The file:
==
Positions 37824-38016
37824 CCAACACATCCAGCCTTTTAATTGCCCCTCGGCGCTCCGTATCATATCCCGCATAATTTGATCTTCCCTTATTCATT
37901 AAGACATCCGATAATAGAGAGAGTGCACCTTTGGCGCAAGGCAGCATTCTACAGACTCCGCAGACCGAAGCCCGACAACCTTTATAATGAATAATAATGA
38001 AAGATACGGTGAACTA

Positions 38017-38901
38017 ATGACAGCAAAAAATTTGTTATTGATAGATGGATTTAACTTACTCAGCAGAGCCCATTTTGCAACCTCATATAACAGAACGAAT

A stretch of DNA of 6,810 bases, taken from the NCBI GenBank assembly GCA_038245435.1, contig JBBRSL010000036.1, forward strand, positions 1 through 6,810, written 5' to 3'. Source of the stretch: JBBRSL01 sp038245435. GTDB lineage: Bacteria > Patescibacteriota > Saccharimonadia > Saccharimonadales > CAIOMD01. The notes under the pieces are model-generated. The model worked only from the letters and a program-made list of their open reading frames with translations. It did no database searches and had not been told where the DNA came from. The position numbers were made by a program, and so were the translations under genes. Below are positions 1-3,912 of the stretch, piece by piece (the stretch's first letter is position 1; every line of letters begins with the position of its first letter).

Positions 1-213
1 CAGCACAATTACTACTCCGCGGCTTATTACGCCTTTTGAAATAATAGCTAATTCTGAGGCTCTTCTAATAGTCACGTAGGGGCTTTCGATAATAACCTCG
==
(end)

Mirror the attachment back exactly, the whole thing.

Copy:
Positions 37824-38016
37824 CCAACACATCCAGCCTTTTAATTGCCCCTCGGCGCTCCGTATCATATCCCGCATAATTTGATCTTCCCTTATTCATT
37901 AAGACATCCGATAATAGAGAGAGTGCACCTTTGGCGCAAGGCAGCATTCTACAGACTCCGCAGACCGAAGCCCGACAACCTTTATAATGAATAATAATGA
38001 AAGATACGGTGAACTA

Positions 38017-38901
38017 ATGACAGCAAAAAATTTGTTATTGATAGATGGATTTAACTTACTCAGCAGAGCCCATTTTGCAACCTCATATAACAGAACGAAT

A stretch of DNA of 6,810 bases, taken from the NCBI GenBank assembly GCA_038245435.1, contig JBBRSL010000036.1, forward strand, positions 1 through 6,810, written 5' to 3'. Source of the stretch: JBBRSL01 sp038245435. GTDB lineage: Bacteria > Patescibacteriota > Saccharimonadia > Saccharimonadales > CAIOMD01. The notes under the pieces are model-generated. The model worked only from the letters and a program-made list of their open reading frames with translations. It did no database searches and had not been told where the DNA came from. The position numbers were made by a program, and so were the translations under genes. Below are positions 1-3,912 of the stretch, piece by piece (the stretch's first letter is position 1; every line of letters begins with the position of its first letter).

Positions 1-213
1 CAGCACAATTACTACTCCGCGGCTTATTACGCCTTTTGAAATAATAGCTAATTCTGAGGCTCTTCTAATAGTCACGTAGGGGCTTTCGATAATAACCTCG